5. Don’t worry about short-term weight gain.
Putting on weight is one of women’s major concerns when they’re quitting smoking, according to Hummel.
Weight gain usually occurs for two reasons, Hummel says. First, nicotine increases metabolism, which slows when you quit. Second, foods taste and smell better after you quit because nicotine dulls those senses.
“It’s a wicked combination,” Hummel says. “Average weight gain is 5-8 pounds. If women aren’t prepared, it can be very discouraging, and many go back to smoking because of it.”
The good news is that the situation is temporary. “Within six months to a year, your metabolism corrects itself, and the novelty of the improved taste and smell wears off,” Hummel says.
Still, “women have to give themselves permission to gain a little weight until they’re smoke-free,” Lieberman says. “They’ll lose the weight afterward.”
6. Get support.
“You know you’re going to have cigarette cravings,” Sederer says. “The question is, what are you going to do when they strike?”
Reach out for support, he advises – whether online, from a hotline, or by calling friends or family.
If you’re taking medication to help you quit, getting support doubles your chance of success, according to Hummel.
Every state has a “quit line,” some of which offer free coaching. You can call the national number, 1-800- QUIT-NOW, for the line in your own state.
“Someone who has training in tobacco cessation [will] give you tools to use every time you have a craving,” Saccocio says.
It’s also important to have a supportive social network, she says.
“You know [your friends and family] care about you and want you to succeed,” Saccocio says. “Having that kind of accountability can keep you in check.”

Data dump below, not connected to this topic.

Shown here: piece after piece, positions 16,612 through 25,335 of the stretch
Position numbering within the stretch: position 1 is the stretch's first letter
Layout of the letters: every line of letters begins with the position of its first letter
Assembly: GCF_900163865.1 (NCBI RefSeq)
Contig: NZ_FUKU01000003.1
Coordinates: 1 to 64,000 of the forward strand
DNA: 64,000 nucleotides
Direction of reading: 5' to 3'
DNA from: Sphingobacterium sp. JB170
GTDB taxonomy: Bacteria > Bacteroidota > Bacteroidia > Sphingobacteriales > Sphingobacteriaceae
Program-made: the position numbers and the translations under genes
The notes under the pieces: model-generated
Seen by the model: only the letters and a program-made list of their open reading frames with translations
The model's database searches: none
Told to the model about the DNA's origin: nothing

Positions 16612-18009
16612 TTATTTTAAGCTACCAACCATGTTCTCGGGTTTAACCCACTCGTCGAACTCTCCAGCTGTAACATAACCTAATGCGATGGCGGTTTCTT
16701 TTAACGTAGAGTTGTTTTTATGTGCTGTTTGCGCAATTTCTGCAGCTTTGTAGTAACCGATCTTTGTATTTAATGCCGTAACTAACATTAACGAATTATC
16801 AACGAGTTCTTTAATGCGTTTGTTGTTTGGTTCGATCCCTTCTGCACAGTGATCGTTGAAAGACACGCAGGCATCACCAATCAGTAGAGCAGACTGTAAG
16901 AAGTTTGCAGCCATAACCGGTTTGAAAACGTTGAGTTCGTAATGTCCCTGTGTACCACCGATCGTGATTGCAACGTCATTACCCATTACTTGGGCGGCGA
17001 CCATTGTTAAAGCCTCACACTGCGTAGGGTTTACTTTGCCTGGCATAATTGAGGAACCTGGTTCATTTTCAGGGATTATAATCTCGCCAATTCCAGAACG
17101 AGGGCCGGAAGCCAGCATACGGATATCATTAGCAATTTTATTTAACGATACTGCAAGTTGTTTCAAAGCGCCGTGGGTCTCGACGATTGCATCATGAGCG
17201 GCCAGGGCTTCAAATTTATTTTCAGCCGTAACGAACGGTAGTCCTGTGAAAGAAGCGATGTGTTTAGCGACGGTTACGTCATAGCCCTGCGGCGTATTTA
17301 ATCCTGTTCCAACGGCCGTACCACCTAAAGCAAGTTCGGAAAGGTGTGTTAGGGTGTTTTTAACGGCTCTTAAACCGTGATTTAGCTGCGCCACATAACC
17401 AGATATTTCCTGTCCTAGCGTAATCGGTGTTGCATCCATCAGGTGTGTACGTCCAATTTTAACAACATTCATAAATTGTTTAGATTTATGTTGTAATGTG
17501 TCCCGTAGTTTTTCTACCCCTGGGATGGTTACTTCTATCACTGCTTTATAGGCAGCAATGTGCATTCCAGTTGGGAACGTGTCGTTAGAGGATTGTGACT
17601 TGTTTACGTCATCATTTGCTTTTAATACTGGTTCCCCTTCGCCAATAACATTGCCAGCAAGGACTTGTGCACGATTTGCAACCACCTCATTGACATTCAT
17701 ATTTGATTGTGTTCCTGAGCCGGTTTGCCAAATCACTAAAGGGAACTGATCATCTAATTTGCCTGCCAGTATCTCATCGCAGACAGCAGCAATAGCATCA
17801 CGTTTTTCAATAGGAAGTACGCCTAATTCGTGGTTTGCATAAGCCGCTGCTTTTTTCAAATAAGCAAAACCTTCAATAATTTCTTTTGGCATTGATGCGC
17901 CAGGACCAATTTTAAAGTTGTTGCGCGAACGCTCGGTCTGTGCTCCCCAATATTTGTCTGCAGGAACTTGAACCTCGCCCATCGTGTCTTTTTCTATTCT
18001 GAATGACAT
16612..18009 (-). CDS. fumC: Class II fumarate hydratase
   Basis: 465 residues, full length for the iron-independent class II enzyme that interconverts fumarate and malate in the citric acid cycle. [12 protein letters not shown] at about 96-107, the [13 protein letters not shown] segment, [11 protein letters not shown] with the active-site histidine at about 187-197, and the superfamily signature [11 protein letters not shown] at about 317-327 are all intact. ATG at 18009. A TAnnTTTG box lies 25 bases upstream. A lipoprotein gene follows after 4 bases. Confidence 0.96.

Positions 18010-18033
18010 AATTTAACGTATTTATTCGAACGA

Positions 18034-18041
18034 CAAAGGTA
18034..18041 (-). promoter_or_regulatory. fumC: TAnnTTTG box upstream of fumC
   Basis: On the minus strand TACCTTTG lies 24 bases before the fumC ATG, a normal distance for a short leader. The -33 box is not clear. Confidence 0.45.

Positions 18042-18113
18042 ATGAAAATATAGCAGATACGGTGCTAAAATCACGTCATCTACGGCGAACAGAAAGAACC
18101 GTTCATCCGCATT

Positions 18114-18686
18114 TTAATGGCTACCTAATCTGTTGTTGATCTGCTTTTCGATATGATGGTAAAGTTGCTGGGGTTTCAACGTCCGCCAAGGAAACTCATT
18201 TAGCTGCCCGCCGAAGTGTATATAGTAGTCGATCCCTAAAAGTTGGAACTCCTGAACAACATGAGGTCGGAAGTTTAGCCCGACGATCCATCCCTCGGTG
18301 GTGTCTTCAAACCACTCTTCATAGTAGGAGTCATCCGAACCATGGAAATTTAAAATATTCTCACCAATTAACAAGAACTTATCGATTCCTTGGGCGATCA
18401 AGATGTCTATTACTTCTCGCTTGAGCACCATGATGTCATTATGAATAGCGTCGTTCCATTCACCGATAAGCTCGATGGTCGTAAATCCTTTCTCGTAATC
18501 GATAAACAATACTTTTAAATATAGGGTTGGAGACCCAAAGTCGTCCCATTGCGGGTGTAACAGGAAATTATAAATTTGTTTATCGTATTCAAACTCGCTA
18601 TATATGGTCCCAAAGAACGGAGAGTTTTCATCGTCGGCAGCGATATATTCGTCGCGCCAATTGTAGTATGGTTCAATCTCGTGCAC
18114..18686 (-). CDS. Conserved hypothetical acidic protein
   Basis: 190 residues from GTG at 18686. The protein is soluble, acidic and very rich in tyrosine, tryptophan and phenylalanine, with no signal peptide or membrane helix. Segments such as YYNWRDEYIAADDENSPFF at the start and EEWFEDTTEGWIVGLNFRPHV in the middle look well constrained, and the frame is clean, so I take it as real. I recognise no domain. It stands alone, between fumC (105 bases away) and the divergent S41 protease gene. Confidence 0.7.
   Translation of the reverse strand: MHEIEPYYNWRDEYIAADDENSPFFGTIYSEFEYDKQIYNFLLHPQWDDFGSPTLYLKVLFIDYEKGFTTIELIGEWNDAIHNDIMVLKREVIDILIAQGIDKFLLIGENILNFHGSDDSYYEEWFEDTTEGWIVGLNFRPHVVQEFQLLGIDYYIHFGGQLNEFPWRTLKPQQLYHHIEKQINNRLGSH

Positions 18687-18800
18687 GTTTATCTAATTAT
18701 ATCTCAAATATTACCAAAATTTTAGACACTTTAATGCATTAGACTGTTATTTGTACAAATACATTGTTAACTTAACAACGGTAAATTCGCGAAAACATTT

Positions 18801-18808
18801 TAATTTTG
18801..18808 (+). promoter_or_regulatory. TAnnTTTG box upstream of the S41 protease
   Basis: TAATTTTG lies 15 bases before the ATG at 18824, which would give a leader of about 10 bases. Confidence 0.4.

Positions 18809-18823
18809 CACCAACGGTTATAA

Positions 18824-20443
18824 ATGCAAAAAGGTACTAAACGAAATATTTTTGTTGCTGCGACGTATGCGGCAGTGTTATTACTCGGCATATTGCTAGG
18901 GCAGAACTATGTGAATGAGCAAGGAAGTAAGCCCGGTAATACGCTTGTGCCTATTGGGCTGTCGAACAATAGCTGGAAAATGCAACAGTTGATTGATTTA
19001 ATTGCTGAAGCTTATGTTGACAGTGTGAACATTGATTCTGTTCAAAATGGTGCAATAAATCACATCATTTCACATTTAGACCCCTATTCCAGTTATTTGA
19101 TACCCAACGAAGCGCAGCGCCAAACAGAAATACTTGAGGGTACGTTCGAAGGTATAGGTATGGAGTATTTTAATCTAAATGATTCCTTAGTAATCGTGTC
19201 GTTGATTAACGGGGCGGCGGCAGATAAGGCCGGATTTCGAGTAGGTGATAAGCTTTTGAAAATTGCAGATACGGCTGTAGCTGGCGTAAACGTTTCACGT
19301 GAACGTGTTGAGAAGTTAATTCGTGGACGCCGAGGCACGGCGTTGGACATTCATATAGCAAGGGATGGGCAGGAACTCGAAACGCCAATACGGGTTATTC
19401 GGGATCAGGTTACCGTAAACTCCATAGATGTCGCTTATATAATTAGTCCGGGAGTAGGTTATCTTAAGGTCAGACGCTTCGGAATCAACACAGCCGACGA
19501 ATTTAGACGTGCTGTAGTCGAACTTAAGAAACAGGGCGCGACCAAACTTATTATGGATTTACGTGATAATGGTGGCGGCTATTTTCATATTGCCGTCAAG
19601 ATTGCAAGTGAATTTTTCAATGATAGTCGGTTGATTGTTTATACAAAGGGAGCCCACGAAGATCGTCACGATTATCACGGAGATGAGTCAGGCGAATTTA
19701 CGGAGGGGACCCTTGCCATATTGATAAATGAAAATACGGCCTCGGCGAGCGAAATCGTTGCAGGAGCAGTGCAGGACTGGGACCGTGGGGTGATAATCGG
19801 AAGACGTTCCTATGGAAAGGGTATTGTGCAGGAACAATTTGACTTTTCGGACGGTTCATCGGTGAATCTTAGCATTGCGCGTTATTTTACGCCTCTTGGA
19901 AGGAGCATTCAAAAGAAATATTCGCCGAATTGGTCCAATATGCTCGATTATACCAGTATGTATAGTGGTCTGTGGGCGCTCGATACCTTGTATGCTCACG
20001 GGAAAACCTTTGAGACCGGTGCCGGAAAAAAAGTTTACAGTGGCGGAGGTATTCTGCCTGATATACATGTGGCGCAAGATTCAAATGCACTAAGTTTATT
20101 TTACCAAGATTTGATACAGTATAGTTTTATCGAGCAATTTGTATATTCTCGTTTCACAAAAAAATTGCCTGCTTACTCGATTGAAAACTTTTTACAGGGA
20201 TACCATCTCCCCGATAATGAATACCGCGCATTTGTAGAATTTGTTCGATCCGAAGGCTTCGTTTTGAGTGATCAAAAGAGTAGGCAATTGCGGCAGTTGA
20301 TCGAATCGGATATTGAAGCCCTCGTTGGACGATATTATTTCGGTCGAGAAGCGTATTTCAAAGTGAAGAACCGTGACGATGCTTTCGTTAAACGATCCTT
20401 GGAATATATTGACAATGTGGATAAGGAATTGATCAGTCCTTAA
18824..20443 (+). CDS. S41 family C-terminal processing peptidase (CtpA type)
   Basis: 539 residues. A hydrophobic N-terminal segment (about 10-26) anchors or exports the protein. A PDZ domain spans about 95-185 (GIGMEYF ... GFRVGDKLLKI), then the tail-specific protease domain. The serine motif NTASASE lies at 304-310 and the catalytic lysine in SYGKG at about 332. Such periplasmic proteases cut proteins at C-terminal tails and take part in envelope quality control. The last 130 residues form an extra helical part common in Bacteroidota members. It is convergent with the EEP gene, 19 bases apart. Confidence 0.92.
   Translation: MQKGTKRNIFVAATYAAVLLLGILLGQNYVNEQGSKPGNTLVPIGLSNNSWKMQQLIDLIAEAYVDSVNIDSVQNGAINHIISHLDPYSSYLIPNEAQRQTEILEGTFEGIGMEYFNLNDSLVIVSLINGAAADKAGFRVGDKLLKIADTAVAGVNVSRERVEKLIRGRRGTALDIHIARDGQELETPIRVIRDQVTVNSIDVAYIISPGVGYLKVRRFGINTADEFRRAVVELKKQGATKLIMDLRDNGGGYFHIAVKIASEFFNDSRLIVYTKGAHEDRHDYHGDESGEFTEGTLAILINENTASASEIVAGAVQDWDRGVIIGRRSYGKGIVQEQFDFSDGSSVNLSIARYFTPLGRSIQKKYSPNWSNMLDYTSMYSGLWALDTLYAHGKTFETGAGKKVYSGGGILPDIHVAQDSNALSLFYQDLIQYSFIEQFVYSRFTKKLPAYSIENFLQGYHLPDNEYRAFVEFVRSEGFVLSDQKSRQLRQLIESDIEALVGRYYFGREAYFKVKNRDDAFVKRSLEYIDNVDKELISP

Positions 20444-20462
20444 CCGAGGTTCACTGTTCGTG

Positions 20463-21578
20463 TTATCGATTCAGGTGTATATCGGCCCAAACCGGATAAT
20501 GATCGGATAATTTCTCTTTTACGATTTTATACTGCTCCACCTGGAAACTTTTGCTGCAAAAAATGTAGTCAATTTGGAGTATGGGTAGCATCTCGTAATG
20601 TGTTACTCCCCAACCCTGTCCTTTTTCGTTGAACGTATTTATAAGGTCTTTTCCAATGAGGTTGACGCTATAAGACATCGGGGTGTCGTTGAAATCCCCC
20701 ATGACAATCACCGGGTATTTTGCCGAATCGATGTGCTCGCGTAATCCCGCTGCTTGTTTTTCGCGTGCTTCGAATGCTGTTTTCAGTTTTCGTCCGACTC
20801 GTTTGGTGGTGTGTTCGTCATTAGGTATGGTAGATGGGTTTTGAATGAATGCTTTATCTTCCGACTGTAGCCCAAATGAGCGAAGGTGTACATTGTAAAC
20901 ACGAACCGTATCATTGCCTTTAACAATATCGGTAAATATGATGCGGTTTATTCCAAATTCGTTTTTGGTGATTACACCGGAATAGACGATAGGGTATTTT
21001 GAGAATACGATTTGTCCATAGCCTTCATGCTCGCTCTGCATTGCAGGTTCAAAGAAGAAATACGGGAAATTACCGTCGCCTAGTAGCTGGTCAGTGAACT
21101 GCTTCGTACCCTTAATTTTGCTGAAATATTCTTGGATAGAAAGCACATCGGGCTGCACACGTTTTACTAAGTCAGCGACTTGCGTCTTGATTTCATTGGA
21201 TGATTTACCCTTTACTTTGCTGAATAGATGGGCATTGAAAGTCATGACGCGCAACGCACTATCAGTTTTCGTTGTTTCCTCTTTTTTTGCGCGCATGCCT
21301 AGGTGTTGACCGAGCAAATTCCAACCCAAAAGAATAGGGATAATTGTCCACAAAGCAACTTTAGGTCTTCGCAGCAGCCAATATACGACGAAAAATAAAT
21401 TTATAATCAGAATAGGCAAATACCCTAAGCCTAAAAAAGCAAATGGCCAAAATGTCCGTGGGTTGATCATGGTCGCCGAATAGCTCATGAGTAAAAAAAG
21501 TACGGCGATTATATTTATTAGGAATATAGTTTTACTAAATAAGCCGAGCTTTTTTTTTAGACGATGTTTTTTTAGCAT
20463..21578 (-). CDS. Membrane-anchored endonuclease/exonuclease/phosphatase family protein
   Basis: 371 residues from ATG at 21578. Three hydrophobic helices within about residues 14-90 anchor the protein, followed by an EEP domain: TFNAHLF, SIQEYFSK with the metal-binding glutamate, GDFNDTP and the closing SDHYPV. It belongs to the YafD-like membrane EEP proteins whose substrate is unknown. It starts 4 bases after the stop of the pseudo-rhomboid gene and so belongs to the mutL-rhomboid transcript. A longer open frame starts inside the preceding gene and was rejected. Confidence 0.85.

Also, make a list of phone numbers, including hotlines and supportive friends, that you can call when you’re alone and your mind begins to obsess about buying a pack of cigarettes, Sederer advises.
7. Avoid situations that make you vulnerable.
Certain conditions can make you more likely to give in to your urge to smoke. Doctors refer to them as HALT: Hungry, Angry, Lonely or Tired.
“For smokers, cigarettes are a solution to every stress and problem,” says Lieberman. “HALT are states that tend to weaken us and our ability to cope with stress.”
Of course, it’s impossible to avoid these conditions at all times. But if you recognize them, you can stop self-destructive behavior, Lieberman says.
Instead, deal with the problem at hand – eat if you’re hungry, rest if tired, get support when lonely, and find someone to vent to when angry.
Dehydration can trigger cigarette cravings just as it sets off food cravings, Hummel says. Your body wants something, and when you’re a smoker, that translates into a cigarette.
That’s why drinking plenty of water is crucial when you’re quitting smoking, he says.
Fluids also help flush toxins from your body.
“You’ve been collecting a lot of chemicals in your body during the years you’ve been smoking, and [drinking water helps you] excrete them in your urine,” Hummel says.
9. Never have “just one.”
Smokers often tell themselves a single puff will let them safely subdue cigarette cravings. But it actually makes them worse.
“They think they can handle it,” Voelker says. “But the truth is [smokers are] just one puff away from [smoking] a pack a day.”
Remember the basic rule of quitting: No matter what, don’t pick up a cigarette.
10. Don’t give up.
Statistically, you’ll need to quit 6-8 times before you’re successful, according to Voelker.
“It’s like riding a bike,” he says. “There’s no shame in falling down, as long as you get back up and try again.”
Slips are part of the process – each attempt actually increases your chances of success the next time, adds Hummel. So pay attention to what worked and didn’t, and don’t use a mistake as an excuse to start smoking again.
“You might try five times and tell yourself, ‘Forget it. I can’t do this,’” Lieberman says. “But you have to remember it takes a number of attempts. Eventually, you’ll be successful.”